Book Image

Easy Web Development with WaveMaker

By : Edward Callahan
Book Image

Easy Web Development with WaveMaker

By: Edward Callahan

Overview of this book

Developers of all levels can now easily develop custom, responsive, and rich web application clients with secure, scalable servers utilizing relational databases and RESTful services using WaveMaker Studio. Whether you need a departmental business application or a form application for your weekend club, this book will show you how to design, develop, and deploy professional grade web applications with WaveMaker. Easy Web Development with WaveMaker will help you use WaveMaker to design, develop, and deploy rich, responsive web applications, even if you are not a programmer. If you need to build a data-driven web application, but you only know ‘enough to be dangerous,' you need this book. This book examines every angle of using WaveMaker to build applications, from dissecting examples to customizing, deploying, and debugging your own applications. This book enables the non-professional programmer to become comfortable not only with using WaveMaker Studio itself, but also with the artefacts produced by the studio as well as the runtime and services provided by the WaveMaker framework. You will learn everything, from how customize the user experience with JavaScript and CSS to integrating with custom Java services and the Spring Framework server-side. Easy Web Development with WaveMaker 6.5 is packed with examples, code samples, screenshots, and links to equip you to be successful with WaveMaker Studio.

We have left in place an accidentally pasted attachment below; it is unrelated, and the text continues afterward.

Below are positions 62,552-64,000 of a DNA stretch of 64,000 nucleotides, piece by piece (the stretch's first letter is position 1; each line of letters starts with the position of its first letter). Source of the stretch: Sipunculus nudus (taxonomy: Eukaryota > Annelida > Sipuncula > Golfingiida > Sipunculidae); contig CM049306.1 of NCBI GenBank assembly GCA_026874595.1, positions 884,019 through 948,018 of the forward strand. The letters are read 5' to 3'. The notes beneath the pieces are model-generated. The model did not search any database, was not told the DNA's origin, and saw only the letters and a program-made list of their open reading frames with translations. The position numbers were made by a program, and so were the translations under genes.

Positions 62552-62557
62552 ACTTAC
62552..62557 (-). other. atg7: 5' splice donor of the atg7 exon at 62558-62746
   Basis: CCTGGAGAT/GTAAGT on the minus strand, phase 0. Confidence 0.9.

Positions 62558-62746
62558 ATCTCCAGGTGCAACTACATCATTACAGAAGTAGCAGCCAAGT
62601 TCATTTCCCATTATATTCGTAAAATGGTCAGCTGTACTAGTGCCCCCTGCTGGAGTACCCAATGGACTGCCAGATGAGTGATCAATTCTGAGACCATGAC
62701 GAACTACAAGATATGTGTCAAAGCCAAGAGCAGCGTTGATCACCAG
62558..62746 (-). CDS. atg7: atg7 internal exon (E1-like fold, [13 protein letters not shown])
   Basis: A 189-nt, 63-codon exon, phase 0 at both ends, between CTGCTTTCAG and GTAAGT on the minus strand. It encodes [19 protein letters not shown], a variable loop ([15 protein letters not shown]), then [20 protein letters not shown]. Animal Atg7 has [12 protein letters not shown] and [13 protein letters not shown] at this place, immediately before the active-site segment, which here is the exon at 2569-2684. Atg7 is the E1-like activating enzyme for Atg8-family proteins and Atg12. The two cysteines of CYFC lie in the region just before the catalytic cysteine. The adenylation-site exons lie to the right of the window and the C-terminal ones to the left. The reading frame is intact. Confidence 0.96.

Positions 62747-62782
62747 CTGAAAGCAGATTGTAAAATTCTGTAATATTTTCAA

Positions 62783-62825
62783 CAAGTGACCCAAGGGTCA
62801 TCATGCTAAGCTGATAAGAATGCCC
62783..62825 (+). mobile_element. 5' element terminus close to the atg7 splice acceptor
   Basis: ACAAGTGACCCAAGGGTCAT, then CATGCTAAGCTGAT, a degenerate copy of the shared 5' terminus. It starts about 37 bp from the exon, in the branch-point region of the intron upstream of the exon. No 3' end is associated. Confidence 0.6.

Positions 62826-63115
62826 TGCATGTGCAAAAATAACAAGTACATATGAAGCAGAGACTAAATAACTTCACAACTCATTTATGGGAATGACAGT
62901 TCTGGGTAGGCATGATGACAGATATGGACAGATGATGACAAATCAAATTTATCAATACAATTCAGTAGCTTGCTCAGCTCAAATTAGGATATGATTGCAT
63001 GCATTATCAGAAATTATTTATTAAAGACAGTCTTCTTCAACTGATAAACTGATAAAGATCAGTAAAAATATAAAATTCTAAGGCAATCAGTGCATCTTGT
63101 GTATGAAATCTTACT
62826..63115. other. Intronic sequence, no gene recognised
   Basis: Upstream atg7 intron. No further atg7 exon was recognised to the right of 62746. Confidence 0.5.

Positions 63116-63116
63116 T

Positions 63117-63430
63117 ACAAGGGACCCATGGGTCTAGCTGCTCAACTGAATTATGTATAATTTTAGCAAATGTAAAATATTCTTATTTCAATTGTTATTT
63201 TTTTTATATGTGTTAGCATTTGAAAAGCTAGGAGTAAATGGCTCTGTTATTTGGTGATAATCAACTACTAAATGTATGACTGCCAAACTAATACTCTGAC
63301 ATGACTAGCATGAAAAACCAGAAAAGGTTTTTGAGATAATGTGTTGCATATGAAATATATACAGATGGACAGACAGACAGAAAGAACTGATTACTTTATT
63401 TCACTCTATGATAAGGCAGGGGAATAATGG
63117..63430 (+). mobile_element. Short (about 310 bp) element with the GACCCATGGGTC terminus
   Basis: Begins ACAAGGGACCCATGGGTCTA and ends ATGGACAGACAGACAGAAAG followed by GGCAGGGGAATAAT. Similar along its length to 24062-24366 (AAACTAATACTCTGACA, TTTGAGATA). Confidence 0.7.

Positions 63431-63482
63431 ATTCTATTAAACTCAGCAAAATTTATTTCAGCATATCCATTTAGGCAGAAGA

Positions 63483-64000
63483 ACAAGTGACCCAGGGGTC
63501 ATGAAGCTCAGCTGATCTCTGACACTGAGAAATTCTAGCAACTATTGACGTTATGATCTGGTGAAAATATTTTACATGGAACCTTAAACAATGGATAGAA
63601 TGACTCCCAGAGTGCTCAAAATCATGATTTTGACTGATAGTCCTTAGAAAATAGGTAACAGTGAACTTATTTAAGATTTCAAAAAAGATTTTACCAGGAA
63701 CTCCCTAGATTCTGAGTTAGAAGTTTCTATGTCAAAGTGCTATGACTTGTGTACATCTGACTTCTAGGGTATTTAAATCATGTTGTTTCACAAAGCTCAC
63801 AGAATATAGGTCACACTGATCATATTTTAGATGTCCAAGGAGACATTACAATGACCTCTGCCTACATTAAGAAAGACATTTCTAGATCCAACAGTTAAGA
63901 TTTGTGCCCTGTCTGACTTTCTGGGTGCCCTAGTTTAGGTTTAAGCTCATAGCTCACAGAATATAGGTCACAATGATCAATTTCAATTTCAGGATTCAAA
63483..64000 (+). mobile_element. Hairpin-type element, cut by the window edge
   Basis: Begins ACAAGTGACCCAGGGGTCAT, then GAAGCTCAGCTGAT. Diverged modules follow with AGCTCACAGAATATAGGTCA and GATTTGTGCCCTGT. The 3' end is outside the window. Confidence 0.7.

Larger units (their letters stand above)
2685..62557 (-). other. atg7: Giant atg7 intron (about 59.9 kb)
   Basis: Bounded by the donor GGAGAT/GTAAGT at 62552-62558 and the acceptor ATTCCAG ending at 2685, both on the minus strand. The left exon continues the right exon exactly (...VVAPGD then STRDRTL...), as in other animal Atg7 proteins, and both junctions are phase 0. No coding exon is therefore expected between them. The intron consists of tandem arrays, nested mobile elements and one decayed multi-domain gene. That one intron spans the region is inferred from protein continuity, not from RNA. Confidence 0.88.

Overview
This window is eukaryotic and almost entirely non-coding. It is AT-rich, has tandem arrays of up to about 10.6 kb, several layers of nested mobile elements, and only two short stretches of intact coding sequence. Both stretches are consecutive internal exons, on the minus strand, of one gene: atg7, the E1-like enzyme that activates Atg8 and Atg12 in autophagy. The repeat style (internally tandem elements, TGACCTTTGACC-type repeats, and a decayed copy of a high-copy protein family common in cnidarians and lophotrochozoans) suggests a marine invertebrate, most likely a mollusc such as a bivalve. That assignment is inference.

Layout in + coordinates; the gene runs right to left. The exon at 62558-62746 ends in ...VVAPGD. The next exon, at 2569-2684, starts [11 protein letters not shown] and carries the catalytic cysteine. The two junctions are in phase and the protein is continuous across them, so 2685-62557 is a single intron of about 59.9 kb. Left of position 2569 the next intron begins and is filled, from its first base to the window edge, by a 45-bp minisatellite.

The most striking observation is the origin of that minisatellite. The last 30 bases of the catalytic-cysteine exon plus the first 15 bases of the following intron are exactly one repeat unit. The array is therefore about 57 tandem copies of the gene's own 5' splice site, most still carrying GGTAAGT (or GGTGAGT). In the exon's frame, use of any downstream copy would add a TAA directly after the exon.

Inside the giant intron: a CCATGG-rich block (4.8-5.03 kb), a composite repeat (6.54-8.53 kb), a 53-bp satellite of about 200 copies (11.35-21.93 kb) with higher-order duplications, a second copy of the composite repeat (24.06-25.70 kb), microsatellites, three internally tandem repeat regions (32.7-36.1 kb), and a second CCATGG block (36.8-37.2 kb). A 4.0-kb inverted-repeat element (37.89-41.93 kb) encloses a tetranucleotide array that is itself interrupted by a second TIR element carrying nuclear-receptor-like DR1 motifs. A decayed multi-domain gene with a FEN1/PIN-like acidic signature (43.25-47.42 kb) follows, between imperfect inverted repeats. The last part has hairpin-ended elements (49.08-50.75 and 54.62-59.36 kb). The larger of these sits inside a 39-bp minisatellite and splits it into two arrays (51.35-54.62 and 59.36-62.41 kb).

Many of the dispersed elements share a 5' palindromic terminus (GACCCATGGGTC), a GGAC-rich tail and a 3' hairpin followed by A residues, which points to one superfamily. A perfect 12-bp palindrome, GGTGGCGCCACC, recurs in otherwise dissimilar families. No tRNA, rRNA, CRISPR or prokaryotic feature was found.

Table of Contents (23 chapters)
Easy Web Development with WaveMaker
About the Author
About the Reviewers
Styling the Application
Working with Databases
Utilizing Web Services

Watching the network

As we have seen throughout our development effort, watching the network traffic of our application can be extremely insightful. The Network console tab can help us understand everything from an application that fails to load to service call failures. The Network tab can often help us determine if the problem is in the client or on the server.

A simple example is database reads using the runtime service. Take the example of a grid that does not populate with the expected results. The Network tab, which we first used in Chapter 4, Designing a Well-performing Application for page loading, is a simple way to learn what happened. If the XHR service call does not return the expected results to the client, it is impossible for our grid to display them. This is a server-side issue, and we would look to the server for further information about the failure. On the other hand, if the service call did return the correct results, we know our problem is in the client. In the following...